Hart House (Alberta)
||The neutrality of this article is disputed. (March 2012)|
The Hart House is a residence located in the Patterson Heights neighbourhood of Calgary, Alberta, Canada. Once owned by Stu Hart, it was home to his extensive family made world famous for their accomplishments in professional wrestling. While no longer under ownership of the Harts, the mansion continues to be referred to as the Hart House.
The 5,600-square-foot (520 m2) home, sitting on 2.17 acres (0.88 ha) of land, was built in 1902 by businessman Edward Crandell. It was converted into the Soldiers' Children's Home for Orphans in 1920 and then bought by Judge Henry Stuart Patterson from the Crandells. Sold to Stu Hart in 1951 for $25,000 the three story brick house has had many famous professional wrestlers as well as political and entertainment figures pass through its doors.
In its Hart-owned state, it featured twenty-two rooms, four fireplaces, five chandeliers from Edmonton's historic McDonald Hotel, two porches, a view of downtown Calgary, and a coach house behind the main house. Members of the professional wrestling community around the world hold a great deal of appreciation and respect for the Hart House and the legacy it holds. In December 2012, the century-old Hart House became a municipal heritage site.
The Hart Family Dungeon, otherwise known simply as The Dungeon, is the basement of the Hart mansion. It is known as one of the most notorious training rooms in the world of athletics and was established by Stu shortly after his founding of Stampede Wrestling in 1948; although, the nickname itself developed over time.
Aside from professional wrestlers, the Dungeon provided training grounds for various athletes from strongmen to football players. The majority of Hart's sons trained in the Dungeon and went on to become involved in the wrestling world including the legendary Bret and Owen Hart. Other famous Dungeon graduates include "Superstar" Billy Graham, Greg Valentine, Bad News Allen, Davey Boy Smith, Brian Pillman, Jushin Liger, Ricky Fuji, Chris Jericho, Lance Storm, Chris Benoit, Edge, Christian and Mark Henry. Nattie Neidhart, daughter of Jim Neidhart, granddaughter of Stu, was the first ever woman to train at the Dungeon. The final graduate of the Hart Dungeon was Tyson Kidd.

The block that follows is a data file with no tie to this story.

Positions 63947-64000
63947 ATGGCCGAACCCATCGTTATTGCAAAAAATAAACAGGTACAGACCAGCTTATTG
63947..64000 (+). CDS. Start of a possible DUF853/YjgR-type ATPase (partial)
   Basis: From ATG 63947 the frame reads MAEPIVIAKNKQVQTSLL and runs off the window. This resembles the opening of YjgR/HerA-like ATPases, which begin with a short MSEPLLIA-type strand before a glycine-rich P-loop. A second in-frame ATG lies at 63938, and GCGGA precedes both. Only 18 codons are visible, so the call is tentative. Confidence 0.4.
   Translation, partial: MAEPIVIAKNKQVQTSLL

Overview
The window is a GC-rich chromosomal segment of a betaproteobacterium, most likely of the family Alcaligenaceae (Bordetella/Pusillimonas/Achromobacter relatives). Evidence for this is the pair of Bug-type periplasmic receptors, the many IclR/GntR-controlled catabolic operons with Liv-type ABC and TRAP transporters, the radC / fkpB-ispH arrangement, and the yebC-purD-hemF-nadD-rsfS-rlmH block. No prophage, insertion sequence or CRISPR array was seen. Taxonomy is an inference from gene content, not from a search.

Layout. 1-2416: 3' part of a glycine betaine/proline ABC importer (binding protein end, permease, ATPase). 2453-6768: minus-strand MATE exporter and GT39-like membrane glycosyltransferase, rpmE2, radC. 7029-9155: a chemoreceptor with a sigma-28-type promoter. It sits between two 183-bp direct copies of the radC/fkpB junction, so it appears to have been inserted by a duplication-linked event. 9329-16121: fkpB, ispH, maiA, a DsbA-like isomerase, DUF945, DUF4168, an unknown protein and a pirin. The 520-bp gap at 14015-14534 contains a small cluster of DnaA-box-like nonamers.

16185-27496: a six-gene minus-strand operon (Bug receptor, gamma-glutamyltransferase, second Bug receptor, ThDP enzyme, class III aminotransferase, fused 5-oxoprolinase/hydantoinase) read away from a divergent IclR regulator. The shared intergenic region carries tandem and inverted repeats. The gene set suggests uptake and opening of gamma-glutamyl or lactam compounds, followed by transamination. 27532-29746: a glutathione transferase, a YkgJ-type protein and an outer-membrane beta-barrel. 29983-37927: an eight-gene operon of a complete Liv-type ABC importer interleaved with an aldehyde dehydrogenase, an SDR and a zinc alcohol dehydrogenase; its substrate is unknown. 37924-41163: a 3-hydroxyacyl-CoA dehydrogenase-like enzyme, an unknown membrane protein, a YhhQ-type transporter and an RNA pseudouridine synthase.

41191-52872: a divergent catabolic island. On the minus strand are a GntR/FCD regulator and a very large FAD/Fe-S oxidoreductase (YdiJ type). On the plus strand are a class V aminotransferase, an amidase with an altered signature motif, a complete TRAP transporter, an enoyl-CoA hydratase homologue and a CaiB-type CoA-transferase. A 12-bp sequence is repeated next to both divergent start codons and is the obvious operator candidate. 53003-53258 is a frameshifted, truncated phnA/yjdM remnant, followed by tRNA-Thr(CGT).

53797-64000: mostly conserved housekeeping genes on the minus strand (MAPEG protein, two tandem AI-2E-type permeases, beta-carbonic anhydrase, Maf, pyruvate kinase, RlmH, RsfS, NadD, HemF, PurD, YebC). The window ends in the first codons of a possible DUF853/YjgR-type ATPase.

|“||I take a lot of pride in being one of the last guys that had the hands-on training from Stu Hart when I went to the Hart family to train . . . It was a good experience just to be there, to imagine all the people that had been through there, and all the blood, sweat, and tears that had been paid . . . Going to the Hart family for training was kind of like, if you're a very religious person, going to the Vatican.||”|
—Chris Benoit, WWE Unscripted, p. 54
One of the first televised acknowledgements, if not the first such acknowledgement, of the nickname "Dungeon" was by then WWF color commentator Jesse Ventura. Its first significant exposure was in the documentary Hitman Hart: Wrestling with Shadows. In it, the Dungeon was moderately filmed for the first time and Stu Hart is shown demonstrating wrestling holds on a pupil in severe pain. Bret also discusses the brutality his father would inflict on him and the morbid words Stu uttered as he tortured his teenage son. A bonus feature on Bret's DVD set also shows him discussing the Dungeon and its legendary status.
Various activities took place in the Dungeon, ranging from weight lifting to shoot wrestling. Bret Hart has described the Dungeon in interviews as having holes in the walls and ceiling from bodies being driven into them. He also noted that practices could, at times, be as intense as MMA styled fighting. In July 1998, the WWF filmed a match between Owen Hart and Ken Shamrock in the Dungeon for the Fully Loaded pay-per-view. Leading up to the Hart House's sale in 2003, the Hart Brothers Training Camp still ran three times a week. A very similar training camp remains today at the family's gym, although none of the Hart brothers are involved. Students are, however, trained in the classic Dungeon style.
After the death of Stu Hart on October 16, 2003, the ten remaining Hart siblings were forced to make the difficult choice of putting the Hart mansion up for sale. It was in need of great restoration and held high property taxes, the likes of which the family couldn't afford. Stu Hart also instructed in his will that his family not tear it down.
Prior to its sale, there was talk by the family of turning the house into a museum or bed and breakfast; however, this would likely have required zoning changes further diminishing the chances of securing protected status for the historic home. Alison Hart gave several tours of the home to guests before finally handing down ownership of the $2 million home. In June 2006, preservation plans for the mansion were defused in a tied 7-7 vote, leaving it susceptible to demolition. In October, however, a revised plan was authorized for thirteen townhouses to be built around the mansion as well as its restoration. Construction was stated to begin in summer 2007, but these plans were never implemented. Although the property went up for sale again in spring 2010, it was not sold. In December 2012, it was designated as a municipal heritage site by the City of Calgary as part of a development deal which also allowed the owner to build nine houses with secondary suites on the Hart House's undeveloped grounds.
- "Hart mansion goes back on the block". CBC News. May 14, 2010. Retrieved 2014-05-15.
- Markusoff, Jason (December 4, 2012). "City council allows development around Hart house". Calgary Herald. Retrieved 2014-05-15.
- "Calgary's Hart House to be declared a heritage site". CBC News. December 3, 2012. Retrieved 2014-05-15.